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Why are ASX tech shares like Afterpay (ASX:APT) so volatile?

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For anyone who is invested in ASX tech shares, or even just watches them for fun (you know who you are), volatility is a constant companion. Whenever the S&P/ASX 200 Index (ASX: XJO) moves around, you can almost always count on ASX tech shares moving around more. And on those days, it’s often in the opposite direction to the general market as well.

Take yesterday. Yesterday, the ASX 200 gained a modest 0.6% over the trading day. Yet tech shares like Afterpay Ltd (ASX: APT) and Xero Limited (ASX: XRO) were both down more than 2% each. Year to date, the ASX 200 is currently (at the time of writing) up roughly 1.1%. Yet Xero is down more than 19% over the same period. Afterpay was up around 33% at one point last month (10 February). But today, Afterpay is down ~2% year to date. Swings like this are very common with most ASX tech shares, whether that be Zip Co Ltd (ASX: Z1P) or WiseTech Global Ltd (ASX: WTC).

So what gives?

P/Es and cash flows

It is possible that the relatively extreme volatility we see in the ASX tech space comes from the way ASX shares are often valued by professional and institutional investors (who are the ones who move the markets most of the time). It’s pretty easy to work out what a mature business that generates positive cash flow will earn its investors. Take Transurban Group (ASX: TCL). Transurban operates toll roads, which have a set pricing scheme, and fairly predictable traffic volumes backed up by lots of historical data. Thus, it’s pretty easy to (roughly) work out how many vehicles will use Transurban’s roads, and by extension how much money will flow to the company.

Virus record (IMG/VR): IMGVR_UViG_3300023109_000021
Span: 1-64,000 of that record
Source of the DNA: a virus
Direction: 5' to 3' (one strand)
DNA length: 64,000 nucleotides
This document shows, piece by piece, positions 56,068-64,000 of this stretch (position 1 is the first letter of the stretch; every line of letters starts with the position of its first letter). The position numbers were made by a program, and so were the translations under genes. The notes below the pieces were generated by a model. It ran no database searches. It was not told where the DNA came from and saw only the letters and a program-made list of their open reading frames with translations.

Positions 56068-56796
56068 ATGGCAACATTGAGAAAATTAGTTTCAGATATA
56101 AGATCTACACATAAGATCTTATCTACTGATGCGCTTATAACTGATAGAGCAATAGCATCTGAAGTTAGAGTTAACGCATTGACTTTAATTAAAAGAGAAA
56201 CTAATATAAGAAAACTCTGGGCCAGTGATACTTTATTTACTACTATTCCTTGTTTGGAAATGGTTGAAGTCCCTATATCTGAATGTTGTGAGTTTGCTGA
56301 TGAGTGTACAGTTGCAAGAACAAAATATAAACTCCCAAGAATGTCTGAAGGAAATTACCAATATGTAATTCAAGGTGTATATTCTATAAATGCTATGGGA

But it’s a whole different kettle of fish with tech shares. Many tech shares aren’t even profitable on a statutory basis. That’s why Afterpay doesn’t yet have a price-to-earnings (P/E) ratio. When it comes to the tech space, investors are usually trying to value the fastest-growing companies based on what their future cash flows might be, not what they are delivering this year (or next year for that matter). That’s why the market is happy to assign a (seemingly sky-high) P/E ratio of 500 to Xero. It’s expecting Xero to earn way more in the future than what it earns today.

ASX tech shares are hard to value

But basing a company’s current valuation on what it could deliver years down the track is fraught with risk. None of us knows what the future holds at the best of times. Thus, small changes to the regulatory or economic environment today can have big implications in 3 or 5 years. With a company like Transurban, it’s a lot easier to work out what those changes might do to the company because we can see immediate effects on its mature cash flow. But with a fast-growing company with nothing more than a promising pipeline of potential profits, it gets a lot murkier.

It could be for this reason that the valuations of ASX tech shares move around so much. It’s just harder to predict how profitable a company will be in the future if that company isn’t making profits today.

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Sebastian Bowen has no position in any of the stocks mentioned. The Motley Fool Australia's parent company Motley Fool Holdings Inc. owns shares of ZIPCOLTD FPO. The Motley Fool Australia owns shares of AFTERPAY T FPO, Transurban Group, WiseTech Global, and Xero. The Motley Fool has a disclosure policy. This article contains general investment advice only (under AFSL 400691). Authorised by Bruce Jackson.

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